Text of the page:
For a while back in the mid 00s, it seemed as if you couldn’t turn on the news without another parent murdering her children. Her, because often enough it was the mothers committing the crimes, and my limited perspective also suggested that Texas seemed particularly affected by the epidemic. The stories devoted a lot of energy to analyzing the murderer’s motives and psychology: How could she do it? And then there was the thing that I most wanted to know: What about those left behind?
These questions intersected with another of my long-standing obsessions: parenting a difficult child. This fixation stems from my years as a middle school teacher, where the occasional student would leave me wondering, “Who the hell could live with that 24/7?” More than a fit of pique over the occasional bad afternoon with the occasional bad apple, every few years I would encounter a kid who left me baffled. It was never about naughtiness, and I retain genuine fondness for any number of truly disturbed children whose behavior created constant problems for me, for others and for themselves. No, the children who haunted me then and still are the ones whose general…unpleasantness made them difficult to be around.
Bored, in a writing studio at the VCCA, the meme merged with the obsession and the idea for a novel took root. The novel continues the exploration of a theme also at the heart of THE FULL MATILDA, the persistent presence of the past in our lives. My father lived into the first few years of his 100s, and he had his children relatively late in life, so for over forty years I was privileged to know a man with vivid memories of the first part of the 20th Century, a man who had known, when he was young, men and women who lived as slaves. It doesn’t matter to what extent we are aware of it, each of us carries forward in many ways the lived memories of those who precede us. Historical time is short.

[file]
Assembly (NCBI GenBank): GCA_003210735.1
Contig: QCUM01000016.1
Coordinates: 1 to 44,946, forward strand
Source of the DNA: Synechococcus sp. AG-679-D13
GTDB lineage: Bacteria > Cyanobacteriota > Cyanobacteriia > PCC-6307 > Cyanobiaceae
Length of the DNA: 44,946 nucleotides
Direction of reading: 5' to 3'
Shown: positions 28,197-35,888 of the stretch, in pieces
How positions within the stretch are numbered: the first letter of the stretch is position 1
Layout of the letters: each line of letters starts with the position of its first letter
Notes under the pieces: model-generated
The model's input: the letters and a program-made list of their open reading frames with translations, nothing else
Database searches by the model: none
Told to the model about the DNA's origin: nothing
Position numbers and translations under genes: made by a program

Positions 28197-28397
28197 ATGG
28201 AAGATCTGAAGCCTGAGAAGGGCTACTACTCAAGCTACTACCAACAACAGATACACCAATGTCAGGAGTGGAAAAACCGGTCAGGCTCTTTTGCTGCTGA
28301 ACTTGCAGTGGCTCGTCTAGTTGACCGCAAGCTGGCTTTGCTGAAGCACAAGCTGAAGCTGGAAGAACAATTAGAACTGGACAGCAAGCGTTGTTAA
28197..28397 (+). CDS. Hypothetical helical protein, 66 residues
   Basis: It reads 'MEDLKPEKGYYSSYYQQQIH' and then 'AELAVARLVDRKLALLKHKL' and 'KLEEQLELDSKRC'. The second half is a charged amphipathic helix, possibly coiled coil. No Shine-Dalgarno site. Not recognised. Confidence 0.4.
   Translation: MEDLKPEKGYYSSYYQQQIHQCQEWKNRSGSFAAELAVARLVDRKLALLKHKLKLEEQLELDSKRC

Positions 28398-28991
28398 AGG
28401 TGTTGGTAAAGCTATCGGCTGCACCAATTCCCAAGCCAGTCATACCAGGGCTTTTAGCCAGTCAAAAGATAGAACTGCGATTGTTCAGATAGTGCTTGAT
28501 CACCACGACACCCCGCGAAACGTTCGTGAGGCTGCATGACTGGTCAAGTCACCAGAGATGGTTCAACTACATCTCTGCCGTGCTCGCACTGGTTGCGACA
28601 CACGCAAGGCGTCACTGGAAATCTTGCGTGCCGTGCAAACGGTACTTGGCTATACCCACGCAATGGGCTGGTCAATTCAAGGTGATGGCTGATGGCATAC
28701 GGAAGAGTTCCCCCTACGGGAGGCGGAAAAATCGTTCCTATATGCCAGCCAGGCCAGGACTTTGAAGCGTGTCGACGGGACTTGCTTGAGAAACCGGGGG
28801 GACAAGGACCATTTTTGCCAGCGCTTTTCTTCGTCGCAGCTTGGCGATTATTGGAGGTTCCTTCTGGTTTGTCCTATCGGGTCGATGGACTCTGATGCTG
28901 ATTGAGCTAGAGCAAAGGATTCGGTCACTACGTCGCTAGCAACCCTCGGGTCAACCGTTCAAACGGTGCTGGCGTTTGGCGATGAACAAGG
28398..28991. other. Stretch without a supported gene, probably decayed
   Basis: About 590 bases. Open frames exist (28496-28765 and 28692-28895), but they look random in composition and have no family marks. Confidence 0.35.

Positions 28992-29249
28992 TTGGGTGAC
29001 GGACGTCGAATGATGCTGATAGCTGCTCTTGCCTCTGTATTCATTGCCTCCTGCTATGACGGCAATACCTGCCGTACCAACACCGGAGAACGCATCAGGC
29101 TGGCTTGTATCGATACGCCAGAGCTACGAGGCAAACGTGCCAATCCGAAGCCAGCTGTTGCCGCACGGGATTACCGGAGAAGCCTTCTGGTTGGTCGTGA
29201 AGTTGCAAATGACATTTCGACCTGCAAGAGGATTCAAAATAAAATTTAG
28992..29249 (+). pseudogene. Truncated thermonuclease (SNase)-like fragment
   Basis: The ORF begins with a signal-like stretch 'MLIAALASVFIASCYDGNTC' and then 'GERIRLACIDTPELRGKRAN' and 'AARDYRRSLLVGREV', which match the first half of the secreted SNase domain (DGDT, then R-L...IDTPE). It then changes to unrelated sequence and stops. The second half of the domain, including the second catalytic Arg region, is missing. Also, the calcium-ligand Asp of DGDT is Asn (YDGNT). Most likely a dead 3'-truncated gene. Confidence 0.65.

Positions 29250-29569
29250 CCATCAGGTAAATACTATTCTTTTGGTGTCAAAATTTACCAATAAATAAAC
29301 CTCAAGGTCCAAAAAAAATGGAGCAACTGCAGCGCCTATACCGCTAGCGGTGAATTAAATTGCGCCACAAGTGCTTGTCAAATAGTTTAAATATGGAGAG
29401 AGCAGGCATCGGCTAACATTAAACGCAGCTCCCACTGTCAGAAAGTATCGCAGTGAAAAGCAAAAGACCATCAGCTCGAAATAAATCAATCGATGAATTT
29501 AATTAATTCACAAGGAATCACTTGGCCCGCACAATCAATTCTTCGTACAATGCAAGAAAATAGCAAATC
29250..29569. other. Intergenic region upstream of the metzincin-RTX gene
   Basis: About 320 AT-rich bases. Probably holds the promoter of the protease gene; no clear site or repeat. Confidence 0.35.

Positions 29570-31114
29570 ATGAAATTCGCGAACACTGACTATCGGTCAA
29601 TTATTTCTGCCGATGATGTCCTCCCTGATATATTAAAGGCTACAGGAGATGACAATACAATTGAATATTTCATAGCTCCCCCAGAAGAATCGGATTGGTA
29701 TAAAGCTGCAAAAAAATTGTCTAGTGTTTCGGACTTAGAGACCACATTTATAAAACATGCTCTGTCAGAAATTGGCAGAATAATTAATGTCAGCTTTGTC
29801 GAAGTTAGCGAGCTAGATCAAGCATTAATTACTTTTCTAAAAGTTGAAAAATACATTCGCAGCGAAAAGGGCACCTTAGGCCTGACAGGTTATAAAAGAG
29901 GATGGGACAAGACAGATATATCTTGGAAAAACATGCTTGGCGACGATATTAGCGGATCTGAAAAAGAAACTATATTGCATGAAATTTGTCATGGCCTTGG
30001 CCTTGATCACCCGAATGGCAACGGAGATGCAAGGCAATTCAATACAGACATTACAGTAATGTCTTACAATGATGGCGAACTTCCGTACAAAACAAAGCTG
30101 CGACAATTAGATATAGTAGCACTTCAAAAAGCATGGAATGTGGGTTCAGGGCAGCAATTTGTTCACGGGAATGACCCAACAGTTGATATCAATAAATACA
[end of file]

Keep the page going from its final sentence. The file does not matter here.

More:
In my novel, Daniel Davis receives a request from his mother, Keisha to come visit her in prison. Ten years earlier she had murdered his three siblings and their father and he now lives with his grandmother, Janet WIlliams, who is determined to protect him from the past. Janet’s best friend, Estelle Birnbaum, is eager to settle her father’s estate and share with Janet a lovely condo on the beach in Florida. Estelle, too, has default custody of a grandson–the angry and moody and impulsive Ari. A STAR IN THE FACE OF THE SKY is the story of the intertwined lives of these two families as they struggle to reconcile the varied demons of the past. There’s a lot of pain in the book and a lot of love, too; some of it’s sad and some of it’s awfully funny, I think. I hope it is as much fun to read as it was to write.